Compare the position you sleep in to the one that you had to sleep in in the old cradle style seats:  zzz 

Cradle seats: your body lies in an angled position
Lie-flat: your body stretches out completely, yet the seat stretches out fully though still angled compared to the floor of the a/c.

Granted: Lie-Flat is misleading as the common pax would expect his seat to be a bed parallel to the floor.
But compare the seats to the older ones; then the differentiation and the reason for the "lie-flat" label becomes clear.  idea 



Time waits for nobody
User currently offlineAndz From South Africa, joined Feb 2004, 8450 posts, RR: 10
Reply 9, posted (8 years 10 months 3 weeks 2 days 9 hours ago) and read 8819 times:
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The issue here is not if a seat is "lie flat" but "lie level". The seats are flat in that there is no bend or angle in the seat, but they are not level as SAA's are.


After Monday and Tuesday even the calendar says WTF...
User currently offlineKiwiandrew From New Zealand, joined Jun 2005, 8548 posts, RR: 13
Reply 10, posted (8 years 10 months 3 weeks 2 days 7 hours ago) and read 8725 times:
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Quoting Killjoy (Reply 4):
I agree that deceptive advertising is appalling anywhere, but I'm not quite sure I see the problem here. "Flat" doesn't strictly mean against the ground, but against a surface. I see no reason to assume that a "lie flat" seat would be completely horizontal, especially in a cramped environment.

so by your definition a hill is "flat" so long as the gradient is straight - I certainly wouldn't want to go for a bike ride with you then  Wink

seriously though the question I think is not what A-netters expectations of "lie-flat" is - after all we are generally better informed than the average member of the travelling public , but what the ordinary consumers expectations are - trust me , having been a travel agent in an English speaking country the vast majority of the English speaking public take "lie-flat" to mean "horizontal" and of course they tend to blame the travel agent rather than the airline when that expectation is not met - if you dont believe me I challenge you to find 10 non-aviation people , preferably with English as a mother tongue , and ask them what they would expect when an airline claims to provide a lie-flat bed in business class



Moderation in all things ... including moderation ;-)
User currently offlineIkramerica From United States of America, joined May 2005, 21502 posts, RR: 60
Reply 11, posted (8 years 10 months 3 weeks 2 days 6 hours ago) and read 8678 times:

Quoting Lp0815 (Reply 8):
Cradle seats: your body lies in an angled position

Not really. Very few airlines have/had cradle seats. BA had them. A cradle seat is like a recliner chair in that it RAISES the thigh while it reclines the back, creating a cradle that you naturally rest into. Since you are not fighting gravity with your clothes or your feet, you can relax your body. It is one of the most comfortable sleeping positions known, but few airlines had them.

You can't just add a footrest and a reclining back to a seat and have it be a cradle. You must also add a tilt...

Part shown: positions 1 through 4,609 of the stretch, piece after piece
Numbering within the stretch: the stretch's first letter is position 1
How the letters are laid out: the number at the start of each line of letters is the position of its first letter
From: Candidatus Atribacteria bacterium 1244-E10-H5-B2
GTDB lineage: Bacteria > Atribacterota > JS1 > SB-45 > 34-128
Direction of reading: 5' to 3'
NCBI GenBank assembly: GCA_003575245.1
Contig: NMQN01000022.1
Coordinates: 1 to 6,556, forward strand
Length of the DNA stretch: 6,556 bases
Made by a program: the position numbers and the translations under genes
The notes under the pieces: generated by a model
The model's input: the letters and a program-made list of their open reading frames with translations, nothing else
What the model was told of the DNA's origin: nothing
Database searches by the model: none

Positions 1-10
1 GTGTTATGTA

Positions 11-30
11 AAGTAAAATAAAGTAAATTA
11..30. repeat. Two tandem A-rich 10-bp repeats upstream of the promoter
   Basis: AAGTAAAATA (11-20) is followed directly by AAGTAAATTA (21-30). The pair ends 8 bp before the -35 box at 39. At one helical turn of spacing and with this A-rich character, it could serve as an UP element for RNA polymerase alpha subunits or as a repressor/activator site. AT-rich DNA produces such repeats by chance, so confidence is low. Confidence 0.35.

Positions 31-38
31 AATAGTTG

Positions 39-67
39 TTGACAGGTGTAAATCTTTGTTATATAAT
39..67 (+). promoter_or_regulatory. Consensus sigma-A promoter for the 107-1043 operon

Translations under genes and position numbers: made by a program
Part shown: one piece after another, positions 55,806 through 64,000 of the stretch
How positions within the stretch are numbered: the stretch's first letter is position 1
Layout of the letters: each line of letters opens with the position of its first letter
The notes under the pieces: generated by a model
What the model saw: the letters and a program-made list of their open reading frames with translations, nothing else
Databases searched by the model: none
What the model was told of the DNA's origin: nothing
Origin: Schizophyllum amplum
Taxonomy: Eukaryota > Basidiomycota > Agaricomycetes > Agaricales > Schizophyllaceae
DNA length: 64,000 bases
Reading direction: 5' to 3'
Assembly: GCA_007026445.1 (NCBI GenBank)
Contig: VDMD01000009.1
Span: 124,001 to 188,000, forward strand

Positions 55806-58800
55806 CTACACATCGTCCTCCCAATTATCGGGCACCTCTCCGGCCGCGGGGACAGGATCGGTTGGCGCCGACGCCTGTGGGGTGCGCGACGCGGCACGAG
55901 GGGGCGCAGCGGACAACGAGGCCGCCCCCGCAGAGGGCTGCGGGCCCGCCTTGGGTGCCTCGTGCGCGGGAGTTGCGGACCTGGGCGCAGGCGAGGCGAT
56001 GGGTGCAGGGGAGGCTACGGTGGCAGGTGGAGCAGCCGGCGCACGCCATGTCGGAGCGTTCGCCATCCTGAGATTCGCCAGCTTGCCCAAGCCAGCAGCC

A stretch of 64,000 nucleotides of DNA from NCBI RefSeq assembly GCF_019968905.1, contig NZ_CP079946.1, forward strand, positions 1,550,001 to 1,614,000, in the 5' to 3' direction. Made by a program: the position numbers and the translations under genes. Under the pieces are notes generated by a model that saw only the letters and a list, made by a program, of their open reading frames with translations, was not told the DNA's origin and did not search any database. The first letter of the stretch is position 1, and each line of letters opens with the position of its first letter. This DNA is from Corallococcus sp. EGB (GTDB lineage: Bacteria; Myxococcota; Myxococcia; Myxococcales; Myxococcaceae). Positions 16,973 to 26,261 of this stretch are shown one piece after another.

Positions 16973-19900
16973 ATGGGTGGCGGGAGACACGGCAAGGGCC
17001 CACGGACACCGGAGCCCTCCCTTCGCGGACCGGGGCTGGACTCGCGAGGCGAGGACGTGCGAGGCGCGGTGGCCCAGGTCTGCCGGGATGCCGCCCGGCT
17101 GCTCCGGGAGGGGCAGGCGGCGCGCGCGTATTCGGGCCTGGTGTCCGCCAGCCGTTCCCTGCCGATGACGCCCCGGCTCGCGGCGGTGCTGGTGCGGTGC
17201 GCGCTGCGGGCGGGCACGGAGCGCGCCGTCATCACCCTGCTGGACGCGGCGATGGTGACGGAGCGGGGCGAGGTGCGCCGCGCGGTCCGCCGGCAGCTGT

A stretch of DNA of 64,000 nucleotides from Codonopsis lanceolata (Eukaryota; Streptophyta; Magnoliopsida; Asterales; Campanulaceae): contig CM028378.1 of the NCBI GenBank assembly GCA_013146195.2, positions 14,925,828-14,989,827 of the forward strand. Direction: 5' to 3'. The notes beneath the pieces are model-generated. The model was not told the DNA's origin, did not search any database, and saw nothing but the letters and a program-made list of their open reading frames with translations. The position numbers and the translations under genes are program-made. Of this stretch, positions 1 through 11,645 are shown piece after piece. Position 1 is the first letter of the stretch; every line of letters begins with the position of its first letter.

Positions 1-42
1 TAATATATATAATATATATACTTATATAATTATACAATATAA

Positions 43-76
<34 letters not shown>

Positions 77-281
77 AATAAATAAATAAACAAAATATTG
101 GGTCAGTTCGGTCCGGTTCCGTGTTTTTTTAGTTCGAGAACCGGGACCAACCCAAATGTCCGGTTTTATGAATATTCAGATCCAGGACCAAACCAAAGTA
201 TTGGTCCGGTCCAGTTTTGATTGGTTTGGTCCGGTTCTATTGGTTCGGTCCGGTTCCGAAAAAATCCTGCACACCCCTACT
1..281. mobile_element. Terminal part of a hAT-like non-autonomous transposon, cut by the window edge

For example: The CO 757 BF seat cradles a bit, the 767 does not at all, and the 777 seat does but only to a very mild back angle (not enough for sleep for most people), then it de-cradles by dropping the thigh lower and raising the butt, and attempts to slope-flat at 170 degrees, which isn't really comfortable.

Most C and old F products had a reclining back and a foot rest, but no tilt. But if the seat surface remains level, it is NOT a cradle. And you experience sliding just like a slope-flat, as gravity is not nullified by a foot rest. Slope-flat only makes this worse by tilting your pelvis the wrong direction...

Quoting Kiwiandrew (Reply 10):
so by your definition a hill is "flat" so long as the gradient is straight - I certainly wouldn't want to go for a bike ride with you then

exactly. I hear that they've found a way to fit 1000 lie flat seats in the new A380. They just installed a lot of vertical surfaces and straps, and if you stand against them and strap yourself in, voila, you are "lying flat" baby!

I hate the slope flat concept, as I don't enjoy wedgies and my feet get sore supporting my body weight for hours.



Of all the things to worry about... the Wookie has no pants.
User currently offlineKilljoy From Finland, joined Dec 1999, 646 posts, RR: 0
Reply 12, posted (8 years 10 months 3 weeks 2 days 3 hours ago) and read 8527 times:

Quoting Kiwiandrew (Reply 10):
so by your definition a hill is "flat" so long as the gradient is straight - I certainly wouldn't want to go for a bike ride with you then

Well, a hill is a protrusion in itself, so calling it flat would make no sense. But a lie flat seat *is* flat.

Quoting Ikramerica (Reply 11):
exactly. I hear that they've found a way to fit 1000 lie flat seats in the new A380. They just installed a lot of vertical surfaces and straps, and if you stand against them and strap yourself in, voila, you are "lying flat" baby!

You'd still be standing against a flat surface, though, so the problematic word would be "lie", not "flat".

Quoting Kiwiandrew (Reply 10):
trust me , having been a travel agent in an English speaking country the vast majority of the English speaking public take "lie-flat" to mean "horizontal"

I can't argue with that. If people keep misunderstanding it, maybe it should be changed. I still wouldn't blame any single airline, however, since they'll need to call it the same thing everyone else does, or people will be even more confused.


User currently offlineZeekiel From , joined Dec 1969, posts, RR:
Reply 13, posted (8 years 10 months 3 weeks 2 days 3 hours ago) and read 8463 times:

Quoting Ikramerica (Reply 11):
It is one of the most comfortable sleeping positions known, but few airlines had them.

Apart from sleeping in the horizontal position which is very comfortable or natural, the cradle or Z configuration of sleeping is bloody brilliant. I find that more comfortable than letting the bed into a "angled flat". Usually I will try and find a seat setting or manhandle the seat into a near cradle setting.